Columbia prides itself in giving you real-world opportunities, and Chicago is a great place to experience city living and the work of journalism. As a Journalism student, you'll have opportunities to cover exciting news in politics, culture, entertainment, and sports. The city will be your laboratory as you learn and report alongside professional journalists.
In addition to the many internship opportunities in the nation's third-largest media market, you'll have the chance to work for award-winning. Student-produced media outlets, like the Columbia Chronicle, Echo magazine, NewsBeat, Chicago Talks, Austin Talks, and Columbia’s radio station, WCRX-FM.
Chicago is a rich media environment. During a time when many cities and towns are becoming news deserts, Chicago is home to numerous local and national news organizations, as well as consumer and business-to-business magazines and broadcast outlets. In fact, Chicago is a pioneer in the exciting world of nonprofit news, and an incubator of innovation and collaboration.
Columbia College maintains great relationships with local media organizations. We place students in internships that often lead to jobs. Students work closely with our internship and career adviser, who directs them to a wide range of opportunities.
You'll have access to internship opportunities at companies ranging from globally known media outlets to startups. Students have landed assignments at national news media: NBC News, CNN, Gannett, Bloomberg News, The Young Turks.
They intern in the newsrooms of major Chicago TV stations, including WLS-TV, WMAQ-TV, WBBM-TV and WGN-TV; as well as at other local media outlets: Chicago Sun-Times and Modern Luxury. Journalism and Radio students have worked at local radio stations including WPWX-FM, WLUP-FM and WKQX-FM.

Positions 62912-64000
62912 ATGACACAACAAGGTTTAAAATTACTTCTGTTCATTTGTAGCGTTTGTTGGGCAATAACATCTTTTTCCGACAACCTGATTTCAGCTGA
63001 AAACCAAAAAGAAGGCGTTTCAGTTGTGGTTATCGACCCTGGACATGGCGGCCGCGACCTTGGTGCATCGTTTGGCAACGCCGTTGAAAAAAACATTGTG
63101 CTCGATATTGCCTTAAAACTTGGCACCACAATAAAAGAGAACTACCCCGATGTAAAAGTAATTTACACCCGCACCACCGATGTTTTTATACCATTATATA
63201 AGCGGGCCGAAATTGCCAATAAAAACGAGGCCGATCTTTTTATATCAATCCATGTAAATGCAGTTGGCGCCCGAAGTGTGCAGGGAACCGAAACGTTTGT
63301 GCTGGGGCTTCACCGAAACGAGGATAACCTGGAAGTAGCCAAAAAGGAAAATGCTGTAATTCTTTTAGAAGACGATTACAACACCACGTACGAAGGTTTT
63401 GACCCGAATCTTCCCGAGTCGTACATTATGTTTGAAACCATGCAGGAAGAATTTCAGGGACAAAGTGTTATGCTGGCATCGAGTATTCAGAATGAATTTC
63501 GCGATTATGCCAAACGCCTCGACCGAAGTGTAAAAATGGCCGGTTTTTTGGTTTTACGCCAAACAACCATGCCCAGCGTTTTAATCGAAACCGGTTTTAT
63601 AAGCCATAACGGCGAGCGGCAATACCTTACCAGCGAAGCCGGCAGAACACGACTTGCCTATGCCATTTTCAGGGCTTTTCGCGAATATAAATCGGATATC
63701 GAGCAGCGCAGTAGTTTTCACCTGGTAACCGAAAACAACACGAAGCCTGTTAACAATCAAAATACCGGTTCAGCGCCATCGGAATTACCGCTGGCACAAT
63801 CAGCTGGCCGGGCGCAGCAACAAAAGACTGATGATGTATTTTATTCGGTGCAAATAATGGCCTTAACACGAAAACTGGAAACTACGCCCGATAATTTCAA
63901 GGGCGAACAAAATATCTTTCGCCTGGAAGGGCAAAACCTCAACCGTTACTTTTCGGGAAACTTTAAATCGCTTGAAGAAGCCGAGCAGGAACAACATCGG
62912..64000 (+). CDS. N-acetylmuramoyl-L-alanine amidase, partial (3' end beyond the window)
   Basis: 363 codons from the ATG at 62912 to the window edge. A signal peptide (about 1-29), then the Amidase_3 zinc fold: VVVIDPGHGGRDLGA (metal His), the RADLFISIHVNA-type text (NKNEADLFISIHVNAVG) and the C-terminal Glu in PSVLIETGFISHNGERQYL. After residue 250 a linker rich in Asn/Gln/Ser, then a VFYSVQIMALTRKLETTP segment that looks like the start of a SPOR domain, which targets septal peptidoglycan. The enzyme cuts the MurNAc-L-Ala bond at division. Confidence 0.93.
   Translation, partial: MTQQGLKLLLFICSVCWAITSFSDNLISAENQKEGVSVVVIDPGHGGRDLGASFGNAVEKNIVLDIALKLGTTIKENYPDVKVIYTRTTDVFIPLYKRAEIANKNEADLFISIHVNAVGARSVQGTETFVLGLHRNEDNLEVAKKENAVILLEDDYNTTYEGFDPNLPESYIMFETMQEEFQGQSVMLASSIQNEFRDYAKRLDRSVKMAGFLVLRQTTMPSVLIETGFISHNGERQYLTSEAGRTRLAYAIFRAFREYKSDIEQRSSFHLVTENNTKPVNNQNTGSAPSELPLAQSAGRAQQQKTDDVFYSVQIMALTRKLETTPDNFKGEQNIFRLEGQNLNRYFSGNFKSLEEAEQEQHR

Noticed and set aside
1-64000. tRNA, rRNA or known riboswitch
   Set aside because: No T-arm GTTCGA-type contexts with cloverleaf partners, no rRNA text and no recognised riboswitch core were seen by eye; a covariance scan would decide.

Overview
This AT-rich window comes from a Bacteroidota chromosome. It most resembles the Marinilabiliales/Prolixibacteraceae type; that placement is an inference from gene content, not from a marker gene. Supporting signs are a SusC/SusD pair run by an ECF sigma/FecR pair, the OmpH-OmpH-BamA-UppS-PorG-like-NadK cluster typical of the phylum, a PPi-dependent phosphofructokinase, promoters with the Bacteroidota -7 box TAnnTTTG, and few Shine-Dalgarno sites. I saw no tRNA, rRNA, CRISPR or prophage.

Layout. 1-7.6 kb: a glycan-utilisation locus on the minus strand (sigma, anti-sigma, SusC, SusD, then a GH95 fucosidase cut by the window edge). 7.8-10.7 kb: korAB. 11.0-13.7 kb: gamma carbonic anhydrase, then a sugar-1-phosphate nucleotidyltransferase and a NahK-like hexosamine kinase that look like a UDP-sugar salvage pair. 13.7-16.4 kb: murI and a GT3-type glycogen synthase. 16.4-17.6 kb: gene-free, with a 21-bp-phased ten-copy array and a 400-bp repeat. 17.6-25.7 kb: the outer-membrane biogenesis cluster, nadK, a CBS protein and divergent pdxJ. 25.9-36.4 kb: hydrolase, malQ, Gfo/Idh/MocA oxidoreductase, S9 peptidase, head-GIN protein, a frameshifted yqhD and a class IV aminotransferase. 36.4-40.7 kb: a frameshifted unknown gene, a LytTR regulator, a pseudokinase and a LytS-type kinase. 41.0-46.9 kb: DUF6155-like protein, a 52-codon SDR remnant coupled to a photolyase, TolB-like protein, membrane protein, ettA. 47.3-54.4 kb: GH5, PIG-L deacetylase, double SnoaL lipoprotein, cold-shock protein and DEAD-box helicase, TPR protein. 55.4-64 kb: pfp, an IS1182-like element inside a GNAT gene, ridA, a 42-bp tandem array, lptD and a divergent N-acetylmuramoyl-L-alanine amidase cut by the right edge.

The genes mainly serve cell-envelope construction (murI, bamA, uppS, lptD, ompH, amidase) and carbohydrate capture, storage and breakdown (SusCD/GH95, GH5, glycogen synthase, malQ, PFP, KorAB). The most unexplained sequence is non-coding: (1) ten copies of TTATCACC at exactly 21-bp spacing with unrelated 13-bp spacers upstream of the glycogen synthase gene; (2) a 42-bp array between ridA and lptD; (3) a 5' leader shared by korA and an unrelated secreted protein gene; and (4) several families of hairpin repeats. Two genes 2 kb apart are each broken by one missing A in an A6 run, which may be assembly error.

Also, students work for media outside the Chicago area: Milwaukee Journal-Sentinel, St. Petersburg Times, Gateway Journalism Review.
Though an internship is not required, we encourage you to start looking for one your junior year.
Learn more about how Columbia's Career Center can help you find the right internship.
Columbia Journalism alums are found across the multimedia landscape. From reporters to news anchors to digital content producers and more, our alumni practice journalism around the country.
A few examples:
- Paige Barnes, '21, morning weekend anchor and reporter, WSBT-TV in South Bend, Indiana
- Kendall Polidori, '21, music critic, Luckbox magazine
- Summer Hoagland-Abernathy, ‘21, press aide at the Office of the Mayor of Chicago
- Blaise Mesa, ‘19, news reporter on criminal justice and social services for Kansas News Service
- Megan Perrero, ‘19, associate editor at Mass Transit Magazine
- Tyra Bosnic, ‘18, communications specialist for the Office of the Lt. Governor of Illinois
- Jerel Ballard, '17, director of communications for Public Service Commission of Wisconsin and candidate for Milwaukee’s 2nd aldermanic district
- Shanice Harris, ‘16, communications editor at Northwestern University Pritzker School of Law
- Katherine Davis, ‘15, reporter for Crain’s Chicago Business
- Darryl Holliday, ‘12, co-founder and news lab director for City Bureau
“Columbia fulfilled me with the fundamentals of news writing— both print and TV— and I graduated with samples of work that I used to land my first paid-job out of college. My experiences through the program were a taste of what was to come, and I love telling the public’s story each and every day.”
-Paige Barnes '21, morning weekend anchor and reporter, WSBT-TV, South Bend, Indiana
“At Columbia, you meet so many different people and can work on these projects with them. And that's how the real world is. You're not just stuck in your little bubble and you're not just working with journalists all day. You're working with people in various fields who have different knowledge and different experiences than you. That’s what Columbia really offered for me.”
-Kendall Polidori ’21
Creative Spaces and Facilities
We have audio labs, TV studios, workspaces, and professional equipment for Journalism students to use for individual and class projects.
- WCRX (88.1 FM)
- Convergence Newsroom
- Columbia Chronicle Newsroom